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Health Unit: Three local schools with recent COVID-19 cases officially 'resolved'

Will teachers and staff members receive vaccinations ahead of a possible return to school?
20210408 silver birches elementary school sc
Silver Birches Elementary School on Marshall Avenue in North Bay. Stu Campaigne/BayToday.

If students residing in the North Bay–Parry Sound district do return to their classrooms this spring, those who attend the three local schools that recently experienced interruptions due to cases of COVID-19 in their school communities will join them.

Silver Birches Elementary School in North Bay and both White Woods Public School and Our Lady of Sorrows Catholic Elementary School  in Sturgeon Falls will all be deemed "resolved," as of Friday, shared Dr. Carol Zimbalatti, Public Health Physician with the North Bay Parry Sound District Health Unit,  meaning "individuals considered 'high-risk' are no longer required to self-isolate."

No outbreaks were declared in relation to any of the cases associated with the three schools. Zimbalatti, speaking during the Health Unit's weekly media conference advised, "No in-school transmission was observed with any of these cases."

In 2020, students did not return to in-school learning for the balance of the school year following the spring break in March. This year, the spring break was pushed to April and most students commenced online learning earlier this week.

Asked whether teachers and staff members will receive vaccinations ahead of a possible return to school,  Zimbalatti pointed out the list of essential workers waiting for vaccinations is long and several factors would determine that outcome.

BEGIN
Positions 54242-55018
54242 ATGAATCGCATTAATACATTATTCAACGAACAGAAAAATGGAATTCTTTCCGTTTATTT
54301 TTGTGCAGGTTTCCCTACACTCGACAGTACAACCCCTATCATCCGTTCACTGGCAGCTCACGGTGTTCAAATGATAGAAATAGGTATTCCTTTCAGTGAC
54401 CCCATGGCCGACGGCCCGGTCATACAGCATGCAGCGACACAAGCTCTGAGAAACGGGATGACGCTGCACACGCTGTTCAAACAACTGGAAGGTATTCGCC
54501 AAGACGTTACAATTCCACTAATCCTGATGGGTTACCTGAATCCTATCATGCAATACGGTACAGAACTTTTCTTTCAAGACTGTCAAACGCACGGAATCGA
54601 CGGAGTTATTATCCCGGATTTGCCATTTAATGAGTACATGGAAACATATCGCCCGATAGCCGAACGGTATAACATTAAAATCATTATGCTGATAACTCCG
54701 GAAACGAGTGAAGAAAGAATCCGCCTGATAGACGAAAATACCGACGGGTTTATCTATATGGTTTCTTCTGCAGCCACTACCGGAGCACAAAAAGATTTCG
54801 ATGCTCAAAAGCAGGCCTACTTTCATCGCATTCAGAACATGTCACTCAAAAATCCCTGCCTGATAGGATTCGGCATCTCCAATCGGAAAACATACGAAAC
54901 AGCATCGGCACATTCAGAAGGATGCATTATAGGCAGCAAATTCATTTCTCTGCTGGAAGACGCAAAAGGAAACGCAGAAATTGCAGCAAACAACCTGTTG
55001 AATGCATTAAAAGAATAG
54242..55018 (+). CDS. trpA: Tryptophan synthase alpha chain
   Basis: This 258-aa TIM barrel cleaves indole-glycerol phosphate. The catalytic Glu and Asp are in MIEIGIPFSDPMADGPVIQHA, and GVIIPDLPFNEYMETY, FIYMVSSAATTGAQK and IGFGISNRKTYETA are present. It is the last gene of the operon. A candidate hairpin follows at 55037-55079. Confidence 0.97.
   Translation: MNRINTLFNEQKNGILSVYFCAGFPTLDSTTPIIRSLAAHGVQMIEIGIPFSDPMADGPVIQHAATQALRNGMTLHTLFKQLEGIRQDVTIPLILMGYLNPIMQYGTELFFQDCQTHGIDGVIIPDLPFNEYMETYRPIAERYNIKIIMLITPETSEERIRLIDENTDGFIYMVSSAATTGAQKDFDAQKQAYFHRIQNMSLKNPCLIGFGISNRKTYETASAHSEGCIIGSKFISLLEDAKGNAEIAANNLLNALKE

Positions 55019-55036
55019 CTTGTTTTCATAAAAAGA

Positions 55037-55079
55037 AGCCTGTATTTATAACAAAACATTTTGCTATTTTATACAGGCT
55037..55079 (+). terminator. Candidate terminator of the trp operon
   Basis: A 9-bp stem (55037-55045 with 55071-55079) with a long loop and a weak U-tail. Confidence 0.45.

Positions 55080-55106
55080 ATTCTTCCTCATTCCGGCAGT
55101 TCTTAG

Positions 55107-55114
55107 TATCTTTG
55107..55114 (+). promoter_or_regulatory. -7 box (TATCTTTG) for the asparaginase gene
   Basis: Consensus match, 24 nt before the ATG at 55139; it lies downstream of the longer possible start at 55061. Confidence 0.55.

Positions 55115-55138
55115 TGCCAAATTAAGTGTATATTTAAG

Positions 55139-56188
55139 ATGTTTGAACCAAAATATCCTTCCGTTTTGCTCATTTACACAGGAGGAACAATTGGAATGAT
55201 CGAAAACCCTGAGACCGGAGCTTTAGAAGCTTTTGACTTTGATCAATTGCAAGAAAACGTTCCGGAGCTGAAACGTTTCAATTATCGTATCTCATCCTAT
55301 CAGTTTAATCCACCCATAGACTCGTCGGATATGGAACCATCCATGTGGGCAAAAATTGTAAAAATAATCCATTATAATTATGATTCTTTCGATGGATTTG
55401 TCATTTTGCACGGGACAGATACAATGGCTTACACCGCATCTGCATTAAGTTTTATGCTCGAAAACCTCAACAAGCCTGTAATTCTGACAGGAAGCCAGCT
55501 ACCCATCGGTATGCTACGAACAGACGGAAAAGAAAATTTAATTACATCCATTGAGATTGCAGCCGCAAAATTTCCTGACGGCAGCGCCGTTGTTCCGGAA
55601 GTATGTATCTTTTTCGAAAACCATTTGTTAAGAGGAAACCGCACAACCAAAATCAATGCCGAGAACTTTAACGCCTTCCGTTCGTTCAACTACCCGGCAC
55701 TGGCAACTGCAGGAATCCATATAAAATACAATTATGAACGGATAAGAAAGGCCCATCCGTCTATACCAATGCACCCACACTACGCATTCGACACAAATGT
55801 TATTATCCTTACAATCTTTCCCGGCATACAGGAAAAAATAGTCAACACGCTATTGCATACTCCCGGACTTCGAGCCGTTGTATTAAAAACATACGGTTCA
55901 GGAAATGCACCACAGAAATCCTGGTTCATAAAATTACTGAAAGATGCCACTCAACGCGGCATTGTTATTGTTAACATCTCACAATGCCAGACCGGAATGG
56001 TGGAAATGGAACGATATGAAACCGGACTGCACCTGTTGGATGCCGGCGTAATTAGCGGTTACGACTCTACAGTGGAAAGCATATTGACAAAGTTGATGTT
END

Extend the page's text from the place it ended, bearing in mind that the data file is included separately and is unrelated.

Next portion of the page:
"We do have [only] a limited supply. In an ideal world, we would get everyone vaccinated as soon as possible," Zimbalatti offered. "But, that may not be possible. So, we'll just have to wait and see how the numbers and the indices play out, in terms of indicating when a return to school might be reasonable and see where we are with the vaccination of the teachers."

Prior to the announcement of the shift to online learning province-wide, while some southern Ontario schools moved to keep students home, the local Health Unit explained its stance on continuing in-school instruction saying, "Being at school with peers and educators has a positive impact on children and youth’s social, emotional, and physical well-being."

Added Louise Gagné, Director of Community Services with the Health Unit, "Many students in our district face barriers to remote learning, and in some cases, barriers that go beyond access to internet and technology."

 

 


Stu Campaigne

About the Author: Stu Campaigne

Stu Campaigne is a full-time news reporter for BayToday.ca, focusing on local politics and sharing our community's compelling human interest stories.
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